Nvidia working with Gaikai, GameCloud, and others on bringing low-latency cloud gaming to PCs and mobile devices; Gaikai "Virtual Console" coming to LG Smart TVs.
While services like Gaikai and OnLive already bring streaming cloud gaming to the masses, some gamers still aren't convinced by the technology. Nvidia is hoping to change that with GeForce Grid, a new technology for servers based on its Kepler GPUs. It aims to reduce latency, improve image quality, and make running cloud services more cost effective for providers, thus making it cheaper for consumers.
Several service providers such as Gaikai, GameCloud, and Playcast, as well as third-party developers like Gearbox and Crytek, have already expressed an interest in the technology. That also includes Gears of War maker Epic Games, which hopes to "stream ultra-high-quality graphics such as those made possible by Unreal Engine 4" to a range of devices.
Those devices will include PCs, tablets, smartphones, set-top boxes, and Internet-connected Smart TVs. At Nvidia's GPU Technology Conference in California, it demonstrated possible applications for GeForce Grid using an LG Smart TV, which came complete with a new "Virtual Console" app from Gaikai. The upcoming shooter Hawken was shown running on the TV, controlled by a USB gamepad plugged into it.
The technology behind GeForce Grid is a specialized dual-GPU graphics card made specially for severs and data centers that consume less power than current offerings, and can support up to four simultaneous players per server, versus the single-player supported in current cloud setups. It also promises to reduce latency via a range of encoding enhancements.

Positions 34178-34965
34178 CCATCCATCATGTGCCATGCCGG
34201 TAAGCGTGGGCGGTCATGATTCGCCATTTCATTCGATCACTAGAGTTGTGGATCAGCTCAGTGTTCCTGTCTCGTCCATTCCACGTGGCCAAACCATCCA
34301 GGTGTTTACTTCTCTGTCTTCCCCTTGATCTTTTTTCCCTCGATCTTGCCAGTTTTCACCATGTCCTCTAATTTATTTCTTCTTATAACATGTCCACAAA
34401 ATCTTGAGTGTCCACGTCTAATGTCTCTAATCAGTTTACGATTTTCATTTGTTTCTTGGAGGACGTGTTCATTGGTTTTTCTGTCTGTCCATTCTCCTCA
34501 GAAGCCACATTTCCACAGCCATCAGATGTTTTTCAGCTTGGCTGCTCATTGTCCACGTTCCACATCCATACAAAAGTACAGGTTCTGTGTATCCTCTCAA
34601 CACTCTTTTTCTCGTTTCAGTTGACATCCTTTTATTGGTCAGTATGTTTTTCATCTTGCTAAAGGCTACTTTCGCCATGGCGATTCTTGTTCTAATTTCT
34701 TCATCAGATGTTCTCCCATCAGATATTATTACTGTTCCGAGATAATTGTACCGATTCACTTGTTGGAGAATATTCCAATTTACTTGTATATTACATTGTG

For more on Nvidia's Kepler architecture, check out GameSpot's in-depth look at the GTX 680.
I've tried Mass Effect 2 through Gaikai and was absolutely blown away. It was surreal to be playing ME2 on a browser on hardware that normally wouldn't run the game well at all. Gaikai's going to be a major player in a few years.
While it's not going to rock Steam anytime soon, cloud gaming can do WONDERS for game demos as they grow larger and larger over the years. Think about having near-instant access to a game demo without having to download and install it. Think about eventually having an a-la-carte gaming service much like we've got with music or even Netflix. One flat subscription, access to thousands of games over a streaming cloud service. It's the stuff dreams are made of if it's executed well. I definitely don't want digital download services like Steam going away but it would be an amazing alternative.
The problems for cloud gaming in the US is that lots of us are stuck with ISP that suck at providing fast internet or that are to expensive.
Personally, network latency seems like a way bigger problem than graphics card power, and I think companies are a long long way off from overcoming that barrier.
Specialized dual GPUs that suck back less power then current offerings and can render high res games for discreet players at once? Am I the only one wondering what the retail cost on that would be?
It's interesting tech... but if people don't like a game download because they don't think they own anything... How's a game that you really don't have going to make people change their minds... Once it's off the server your moneys in the toilet and replayability makes games sell.
This is the crappiest idea ever. I don't want to game on the cloud. Good thing enough is already out to last basically forever.